Commercial Break Expands Focus to Cover Sports with Live Events Feature
It wasn't so long ago that we got a look at Commercial Break, the app that was going to change the way people watch television by alerting users when a commercial break was about to happen, and when it was about to end so that users could more effectively change channels so as to always be watching something. But now, Commercial Break is about to expand its functionality and make for some very happy sports fans with its newly-minted “Live Events” feature.
The Live Events feature of Commercial Break works much the same way that the rest of Commercial Break works, offering up the ability for iOS and Android (News - Alert) users alike to follow an event and get reminders about not only its start time, but about incoming commercial breaks and a warning about when said breaks are likely to finish. With Live Events, however, Commercial Break will be able to support most of the MLB (News - Alert), NFL, and NCAA Football games in the 2013-2014 season, conforming to the standard array of blackout rules.
The regular Commercial Break works much the same way, offering notifications when a commercial block arrives and a second notification when it's about to end, so those who have switched to another program while waiting out the commercial break can return to the first program without losing any time. Haim Kairy, Commercial Break's co-founder and CEO, offered a bit of explanation on just what kind of value Commercial Break can offer, particularly for sports fans: “Ideally, every fan would have a wall of TVs tuned in to every game. But since that is not a reality for most people, Commercial Break helps sports fans get the most out of their cable package by allowing them to spend less time watching commercials and more time watching premium live action.”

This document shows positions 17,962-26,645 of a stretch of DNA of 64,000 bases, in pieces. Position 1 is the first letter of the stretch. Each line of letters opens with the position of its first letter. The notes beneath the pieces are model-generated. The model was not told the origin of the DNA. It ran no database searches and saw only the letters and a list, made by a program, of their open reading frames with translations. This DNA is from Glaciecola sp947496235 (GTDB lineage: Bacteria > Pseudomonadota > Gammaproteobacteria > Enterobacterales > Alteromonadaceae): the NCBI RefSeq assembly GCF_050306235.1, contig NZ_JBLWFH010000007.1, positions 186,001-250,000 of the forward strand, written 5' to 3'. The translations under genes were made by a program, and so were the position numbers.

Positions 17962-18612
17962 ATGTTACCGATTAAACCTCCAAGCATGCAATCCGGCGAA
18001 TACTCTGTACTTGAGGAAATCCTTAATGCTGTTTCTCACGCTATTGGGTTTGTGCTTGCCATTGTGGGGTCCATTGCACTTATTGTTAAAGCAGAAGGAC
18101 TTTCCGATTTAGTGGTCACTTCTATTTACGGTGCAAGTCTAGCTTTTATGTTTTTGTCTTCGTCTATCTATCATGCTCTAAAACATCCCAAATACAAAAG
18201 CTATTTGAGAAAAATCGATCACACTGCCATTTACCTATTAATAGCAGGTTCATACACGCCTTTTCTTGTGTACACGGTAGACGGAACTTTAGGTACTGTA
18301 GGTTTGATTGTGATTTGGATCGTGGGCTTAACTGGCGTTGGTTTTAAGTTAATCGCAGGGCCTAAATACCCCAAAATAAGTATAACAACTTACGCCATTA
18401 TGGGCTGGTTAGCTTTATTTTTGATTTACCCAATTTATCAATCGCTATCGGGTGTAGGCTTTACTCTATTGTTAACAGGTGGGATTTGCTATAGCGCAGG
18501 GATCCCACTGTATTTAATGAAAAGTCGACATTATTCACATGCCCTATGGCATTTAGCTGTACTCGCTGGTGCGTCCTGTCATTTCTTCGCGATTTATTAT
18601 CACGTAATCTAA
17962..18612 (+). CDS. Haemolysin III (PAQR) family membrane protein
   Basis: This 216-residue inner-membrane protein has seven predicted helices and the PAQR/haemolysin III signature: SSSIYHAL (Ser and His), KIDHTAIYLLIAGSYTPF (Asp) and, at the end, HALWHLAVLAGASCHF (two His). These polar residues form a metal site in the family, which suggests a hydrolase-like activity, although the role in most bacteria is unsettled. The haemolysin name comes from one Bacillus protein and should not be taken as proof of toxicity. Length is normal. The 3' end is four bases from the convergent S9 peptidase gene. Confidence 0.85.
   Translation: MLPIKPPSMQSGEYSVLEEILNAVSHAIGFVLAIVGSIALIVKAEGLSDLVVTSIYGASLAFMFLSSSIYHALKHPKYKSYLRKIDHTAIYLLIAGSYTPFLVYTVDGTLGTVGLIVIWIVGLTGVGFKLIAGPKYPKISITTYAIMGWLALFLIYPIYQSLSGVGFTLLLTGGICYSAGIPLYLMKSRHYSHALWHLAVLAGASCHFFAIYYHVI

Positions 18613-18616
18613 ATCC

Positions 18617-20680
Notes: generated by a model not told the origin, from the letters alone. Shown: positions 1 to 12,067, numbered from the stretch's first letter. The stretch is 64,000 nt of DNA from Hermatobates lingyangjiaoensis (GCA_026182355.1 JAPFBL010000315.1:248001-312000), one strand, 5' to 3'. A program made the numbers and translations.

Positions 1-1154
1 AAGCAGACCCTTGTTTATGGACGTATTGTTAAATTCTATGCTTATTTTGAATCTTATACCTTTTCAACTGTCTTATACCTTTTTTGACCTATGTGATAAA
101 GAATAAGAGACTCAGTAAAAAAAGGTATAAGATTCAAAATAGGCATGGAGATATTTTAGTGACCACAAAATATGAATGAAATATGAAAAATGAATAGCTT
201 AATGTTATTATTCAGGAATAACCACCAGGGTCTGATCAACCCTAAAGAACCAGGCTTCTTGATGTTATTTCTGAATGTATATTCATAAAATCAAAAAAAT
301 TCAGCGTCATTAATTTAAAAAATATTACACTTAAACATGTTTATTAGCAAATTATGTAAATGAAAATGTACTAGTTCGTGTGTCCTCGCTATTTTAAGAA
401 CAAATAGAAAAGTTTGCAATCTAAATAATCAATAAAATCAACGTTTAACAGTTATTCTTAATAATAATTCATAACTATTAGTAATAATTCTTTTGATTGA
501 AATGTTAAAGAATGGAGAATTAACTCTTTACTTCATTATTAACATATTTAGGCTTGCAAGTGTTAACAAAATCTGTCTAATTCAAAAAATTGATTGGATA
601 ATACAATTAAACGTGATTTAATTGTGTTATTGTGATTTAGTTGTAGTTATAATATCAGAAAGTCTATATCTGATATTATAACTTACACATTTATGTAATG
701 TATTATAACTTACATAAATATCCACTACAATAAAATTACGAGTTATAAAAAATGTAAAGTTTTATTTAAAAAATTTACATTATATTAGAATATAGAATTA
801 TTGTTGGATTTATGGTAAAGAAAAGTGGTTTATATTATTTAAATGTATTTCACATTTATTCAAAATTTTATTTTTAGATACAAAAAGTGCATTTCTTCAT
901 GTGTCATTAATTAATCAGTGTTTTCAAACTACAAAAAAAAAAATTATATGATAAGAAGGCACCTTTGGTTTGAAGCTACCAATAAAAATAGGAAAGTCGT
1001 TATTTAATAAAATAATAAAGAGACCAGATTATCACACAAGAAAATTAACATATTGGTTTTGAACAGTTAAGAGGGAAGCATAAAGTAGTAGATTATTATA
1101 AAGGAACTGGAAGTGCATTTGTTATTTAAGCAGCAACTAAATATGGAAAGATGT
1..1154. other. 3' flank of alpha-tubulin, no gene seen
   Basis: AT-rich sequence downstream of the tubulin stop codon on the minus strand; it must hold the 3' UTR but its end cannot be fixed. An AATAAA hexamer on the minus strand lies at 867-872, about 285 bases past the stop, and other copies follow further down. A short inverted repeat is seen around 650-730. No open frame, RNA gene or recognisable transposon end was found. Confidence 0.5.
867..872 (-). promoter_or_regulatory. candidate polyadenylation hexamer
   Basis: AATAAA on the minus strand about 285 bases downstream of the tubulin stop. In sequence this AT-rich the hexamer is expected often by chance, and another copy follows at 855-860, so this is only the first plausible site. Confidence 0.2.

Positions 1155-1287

This is exactly the kind of thing that has to have cable and satellite providers quaking in their collective boots. Granted, the practice of channel hopping has been around since the remote control first arrived and even before then—jokes about being “my dad's remote control” by standing by the television set to rapidly change channels have been around for some time—it's always come with a level of risk for those involved. After all, it was likely that the practitioner would miss in one direction or another, leaving said user watching the tail end of a commercial block just to be sure the show was picked up, or leaving the user just a little late, missing part of a program in the process. Many likely figured themselves to be better off just watching the commercials so as to be sure to get back with the full program. But with a service like this, the chance of missing in either direction falls through the floor, leaving the viewer in the catbird seat regarding cutting out commercials.
Of course, this has been available since the days of the VCR on one level or another, so to suggest that it may have dire consequences for television may be overstating things. But one thing's for sure: if this kind of thing keeps up television may have to find a new way to bring in revenue.
Edited by Alisen Downey